This included using loud, aggressive music to promote a pacifist message, a reference to their Dadaist, performance-art backgrounds and situationist ideas. The band eschewed elaborate stage lighting during live sets, preferring to play under 40-watt household light bulbs, they pioneered multimedia presentation, using video technology to enhance their performances, distributed leaflets and handouts explaining anarchist ideas to their audiences. Crass' first release was The Feeding of the 5000 in 1978. Workers at the record-pressing plant refused to handle it due to the blasphemous content of the song "Asylum", the record was released without it. In its place were two minutes of silence, entitled "The Sound of Free Speech"; this incident prompted Crass to set up their own independent record label, Crass Records, to prevent Small Wonder from being placed in a compromising position and to retain editorial control over their material. A re-recorded, extended version of "Asylum", renamed "Reality Asylum", was shortly afterwards released on Crass Records as a 7" single and Crass were investigated by the police due to the song's lyrics.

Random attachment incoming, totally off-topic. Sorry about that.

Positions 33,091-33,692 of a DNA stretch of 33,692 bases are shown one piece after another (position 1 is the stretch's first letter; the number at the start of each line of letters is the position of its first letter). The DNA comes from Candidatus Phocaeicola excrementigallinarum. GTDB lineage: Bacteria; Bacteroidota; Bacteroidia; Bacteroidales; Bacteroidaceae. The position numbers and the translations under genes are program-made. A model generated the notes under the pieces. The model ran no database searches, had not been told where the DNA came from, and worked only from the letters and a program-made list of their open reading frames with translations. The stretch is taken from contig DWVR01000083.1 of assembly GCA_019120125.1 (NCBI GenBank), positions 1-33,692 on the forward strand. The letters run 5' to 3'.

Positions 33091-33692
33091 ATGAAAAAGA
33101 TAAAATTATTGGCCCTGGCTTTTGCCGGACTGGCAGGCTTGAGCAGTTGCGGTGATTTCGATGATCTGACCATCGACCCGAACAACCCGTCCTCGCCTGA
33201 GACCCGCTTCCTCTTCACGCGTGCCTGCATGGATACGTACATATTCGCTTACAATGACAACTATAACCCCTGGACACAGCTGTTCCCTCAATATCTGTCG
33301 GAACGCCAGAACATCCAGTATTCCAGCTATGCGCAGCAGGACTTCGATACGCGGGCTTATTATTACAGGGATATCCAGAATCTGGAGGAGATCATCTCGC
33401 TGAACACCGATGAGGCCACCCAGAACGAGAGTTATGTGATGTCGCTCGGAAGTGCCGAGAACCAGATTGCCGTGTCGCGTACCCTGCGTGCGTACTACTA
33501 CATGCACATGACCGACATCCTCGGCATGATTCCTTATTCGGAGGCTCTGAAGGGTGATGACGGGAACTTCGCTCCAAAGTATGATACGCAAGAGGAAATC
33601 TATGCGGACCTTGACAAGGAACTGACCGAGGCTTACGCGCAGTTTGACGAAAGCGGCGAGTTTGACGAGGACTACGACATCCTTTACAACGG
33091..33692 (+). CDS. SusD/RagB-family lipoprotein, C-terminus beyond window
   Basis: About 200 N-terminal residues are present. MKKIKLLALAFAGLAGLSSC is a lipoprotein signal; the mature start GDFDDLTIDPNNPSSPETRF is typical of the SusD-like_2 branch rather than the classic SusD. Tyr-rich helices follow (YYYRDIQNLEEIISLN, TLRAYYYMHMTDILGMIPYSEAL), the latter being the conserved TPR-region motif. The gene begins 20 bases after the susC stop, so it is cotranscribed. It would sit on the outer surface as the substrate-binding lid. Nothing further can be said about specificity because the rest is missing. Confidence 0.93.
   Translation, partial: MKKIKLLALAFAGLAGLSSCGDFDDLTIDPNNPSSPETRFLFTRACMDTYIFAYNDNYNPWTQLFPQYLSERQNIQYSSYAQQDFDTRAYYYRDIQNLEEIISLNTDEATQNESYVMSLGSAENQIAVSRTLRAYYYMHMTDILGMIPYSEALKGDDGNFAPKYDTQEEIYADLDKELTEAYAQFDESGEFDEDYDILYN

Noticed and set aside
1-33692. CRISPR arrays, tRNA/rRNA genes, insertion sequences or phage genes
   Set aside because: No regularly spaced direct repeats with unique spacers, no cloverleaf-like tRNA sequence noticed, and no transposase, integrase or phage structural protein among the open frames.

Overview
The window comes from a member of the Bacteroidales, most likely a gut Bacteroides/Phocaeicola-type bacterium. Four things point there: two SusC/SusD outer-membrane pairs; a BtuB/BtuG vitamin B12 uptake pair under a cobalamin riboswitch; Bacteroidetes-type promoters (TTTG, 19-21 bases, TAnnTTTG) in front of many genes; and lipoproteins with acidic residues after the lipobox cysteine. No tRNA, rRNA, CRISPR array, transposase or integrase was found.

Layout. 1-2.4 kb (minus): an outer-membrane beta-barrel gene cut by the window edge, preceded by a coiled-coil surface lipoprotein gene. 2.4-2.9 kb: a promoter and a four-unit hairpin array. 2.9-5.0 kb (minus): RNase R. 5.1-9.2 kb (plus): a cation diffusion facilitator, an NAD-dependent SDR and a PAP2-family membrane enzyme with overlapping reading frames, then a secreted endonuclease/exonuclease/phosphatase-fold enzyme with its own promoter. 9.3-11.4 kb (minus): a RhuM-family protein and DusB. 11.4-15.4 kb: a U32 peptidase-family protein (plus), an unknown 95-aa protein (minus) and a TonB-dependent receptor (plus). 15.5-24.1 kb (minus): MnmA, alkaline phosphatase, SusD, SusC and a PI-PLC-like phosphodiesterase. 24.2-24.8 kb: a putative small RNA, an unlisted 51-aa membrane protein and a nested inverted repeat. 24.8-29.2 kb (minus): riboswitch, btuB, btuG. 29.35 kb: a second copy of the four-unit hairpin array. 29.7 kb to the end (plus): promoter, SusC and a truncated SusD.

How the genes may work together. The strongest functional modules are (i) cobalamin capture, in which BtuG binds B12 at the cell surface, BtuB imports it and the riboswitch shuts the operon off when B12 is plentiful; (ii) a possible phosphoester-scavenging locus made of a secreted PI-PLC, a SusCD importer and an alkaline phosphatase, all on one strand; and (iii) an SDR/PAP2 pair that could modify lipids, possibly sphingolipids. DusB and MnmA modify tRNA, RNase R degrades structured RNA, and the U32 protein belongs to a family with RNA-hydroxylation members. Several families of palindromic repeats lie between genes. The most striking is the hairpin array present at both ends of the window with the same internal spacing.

The band were interviewed at their Dial House home by Scotland Yard's vice squad, threatened with prosecution. "Reality Asylum" retailed at 45p, was the first example of Crass' "pay no more than..." policy: issuing records as inexpensively as possible. The band failed to factor value added tax into their expenses, causing them to lose money on every copy sold. A year Crass Records released new pressings of "The Feeding of the 5000", resto